Yes, all us Whos in Whoville may feel that we were able to convince Microsoft to reverse their policies, but one man thinks otherwise. Cliff Bleszinski, the creator of Gears of War, says it wasn't the gamers voting with their wallets that changed the Xbox One. Instead, Sony was responsible for forcing Microsoft's hand.

Here's what he said.

"At the end of the day many hardcore dislike what was attempted. You can't do well in that space with many of your core unhappy. Especially when users have a choice. The nature of capitalism encourages competition and Sony played into that. Sony forced Microsoft's hand, not the internet whining."

Bleszinski is also against the changes to the Xbox One console, but more on that after the jump!

After all, you can't have a third party without having a first party to start with. Well, you need to host a second party after that. Only then can you put together a third party.

Ignoring some terrible puns, Nintendo has spoken out on their chicken-and-egg situation concerning the Wii U. Software sells hardware, which sells software. The Wii U is lacking in console sales, which means publishers don't want to put games on the system. In turn, this means that people see less value in buying a Wii U. Third parties have been jumping ship left and right from the S. S. Wii U for months now, and Nintendo needs to solve that problem.

Satoru Iwata has spoken on that subject, stating that third parties are a second priority for Wii U. Don't take that the wrong way. He means that the first party push needs to help the console before third parties can jump back on board.

Here's what Iwata-san said:

"What we need to do is regain the momentum of the Wii U in the marketplace and establish successful examples of third-party Wii U software. Our focus is, first of all, to regain the momentum of the Wii U towards the end of this year, and then we’ll try to establish successful third-party Wii U software titles. I believe in the importance of third-party support for Nintendo platforms. I’m very willing to change the current situation."

To see what Reggie Fils-Aime, the face of Nintendo of America, said on the topic, hit the jump!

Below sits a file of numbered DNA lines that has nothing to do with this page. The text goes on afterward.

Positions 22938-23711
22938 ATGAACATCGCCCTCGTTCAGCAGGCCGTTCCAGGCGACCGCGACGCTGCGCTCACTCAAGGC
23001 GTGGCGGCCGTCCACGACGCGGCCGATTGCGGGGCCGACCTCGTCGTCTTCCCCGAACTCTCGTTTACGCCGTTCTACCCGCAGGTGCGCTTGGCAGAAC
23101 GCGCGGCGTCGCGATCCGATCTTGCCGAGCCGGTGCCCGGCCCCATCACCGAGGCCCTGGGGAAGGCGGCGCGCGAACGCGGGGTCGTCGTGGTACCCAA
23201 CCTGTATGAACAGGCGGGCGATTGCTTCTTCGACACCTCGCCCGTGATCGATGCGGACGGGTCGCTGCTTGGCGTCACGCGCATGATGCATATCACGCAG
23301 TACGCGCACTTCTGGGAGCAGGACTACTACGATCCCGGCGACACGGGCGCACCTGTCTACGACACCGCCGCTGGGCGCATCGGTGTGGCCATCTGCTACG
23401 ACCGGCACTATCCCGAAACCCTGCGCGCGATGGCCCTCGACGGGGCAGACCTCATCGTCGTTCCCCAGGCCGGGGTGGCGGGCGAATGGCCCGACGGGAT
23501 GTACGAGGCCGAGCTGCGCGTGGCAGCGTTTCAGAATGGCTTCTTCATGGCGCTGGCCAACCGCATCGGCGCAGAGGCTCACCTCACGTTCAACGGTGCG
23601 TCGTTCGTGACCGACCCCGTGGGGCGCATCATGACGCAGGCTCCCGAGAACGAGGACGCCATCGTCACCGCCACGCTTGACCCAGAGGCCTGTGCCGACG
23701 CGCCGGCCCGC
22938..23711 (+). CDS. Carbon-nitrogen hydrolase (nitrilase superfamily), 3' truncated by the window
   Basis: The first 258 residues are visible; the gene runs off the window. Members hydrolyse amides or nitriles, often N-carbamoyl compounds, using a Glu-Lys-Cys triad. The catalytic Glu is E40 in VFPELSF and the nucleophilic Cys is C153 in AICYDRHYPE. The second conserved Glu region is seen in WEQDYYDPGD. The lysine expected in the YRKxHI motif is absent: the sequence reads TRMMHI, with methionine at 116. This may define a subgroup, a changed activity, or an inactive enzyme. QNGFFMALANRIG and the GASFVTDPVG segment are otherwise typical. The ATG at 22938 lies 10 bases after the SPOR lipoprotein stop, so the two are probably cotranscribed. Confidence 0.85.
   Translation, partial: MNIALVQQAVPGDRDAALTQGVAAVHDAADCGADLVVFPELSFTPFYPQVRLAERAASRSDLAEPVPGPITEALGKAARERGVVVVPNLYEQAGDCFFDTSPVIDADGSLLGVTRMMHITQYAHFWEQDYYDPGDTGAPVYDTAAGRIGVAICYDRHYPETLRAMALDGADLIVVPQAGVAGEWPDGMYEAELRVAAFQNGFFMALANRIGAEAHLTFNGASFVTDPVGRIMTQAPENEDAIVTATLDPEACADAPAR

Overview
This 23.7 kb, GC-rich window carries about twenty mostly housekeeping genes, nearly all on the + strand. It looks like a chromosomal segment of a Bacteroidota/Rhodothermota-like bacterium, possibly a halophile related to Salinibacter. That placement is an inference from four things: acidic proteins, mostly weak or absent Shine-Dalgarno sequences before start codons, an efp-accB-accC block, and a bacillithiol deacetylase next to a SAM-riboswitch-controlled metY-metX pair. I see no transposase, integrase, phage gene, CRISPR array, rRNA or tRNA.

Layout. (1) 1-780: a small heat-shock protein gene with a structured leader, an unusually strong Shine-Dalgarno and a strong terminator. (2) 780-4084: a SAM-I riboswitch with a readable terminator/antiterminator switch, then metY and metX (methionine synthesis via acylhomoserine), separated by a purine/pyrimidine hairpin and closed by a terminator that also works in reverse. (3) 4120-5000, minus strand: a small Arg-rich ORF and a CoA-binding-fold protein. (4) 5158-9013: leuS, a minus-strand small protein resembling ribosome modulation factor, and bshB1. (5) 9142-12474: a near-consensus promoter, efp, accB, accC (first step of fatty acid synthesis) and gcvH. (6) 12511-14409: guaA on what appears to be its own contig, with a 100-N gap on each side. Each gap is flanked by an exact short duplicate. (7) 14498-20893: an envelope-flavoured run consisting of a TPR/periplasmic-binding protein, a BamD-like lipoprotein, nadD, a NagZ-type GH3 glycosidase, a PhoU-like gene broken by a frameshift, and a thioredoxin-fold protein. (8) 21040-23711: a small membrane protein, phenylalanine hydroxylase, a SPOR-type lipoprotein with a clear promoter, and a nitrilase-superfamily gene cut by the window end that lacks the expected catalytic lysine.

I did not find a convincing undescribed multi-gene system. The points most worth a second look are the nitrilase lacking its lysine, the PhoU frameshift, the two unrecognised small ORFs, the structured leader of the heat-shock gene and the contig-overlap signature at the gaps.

Hideki Kamiya, Director of The Wonderful 101, has stated in the past that the upcoming title would be a short game for players, but has proven himself wrong according to an interview with Nintendo World Report. In fact players can expect The Wonderful 101 to last up to 20 hours due to how much content is being packed into the title!

"In the case of Wonderful 101, we really try to pack a lot of different ideas into it, and it got a lot bigger than I thought. And in fact we estimate that a normal play session would be 20 hours. Personally I think that I kept piling stuff on and I realized "Wow, this is going to be a pretty big game." But that notwithstanding, replayability is a really important factor, it has to be sort of easy to play in the sense that you don't get tired of playing it, and you would be able to ultimately play it in a day."

This is great news for those who were worried the game would last only 6-12 hours, and it certainly offers more bang for your buck too! The Wonderful 101 is set to release September 15th in North America and August 23rd in Europe exclusively for Wii U.

In a lament of the failure of Xbox One marketing by a Microsoft employee, we learned a bit more about what would've been the policies of the Xbox One. One of these features was a family plan, which was advertised as a way for ten members of Xbox Live to be able to access one shared gaming library, albeit not simultaneously. However, it seems that Microsoft suits may have miscommunicated the true terms of the family plan.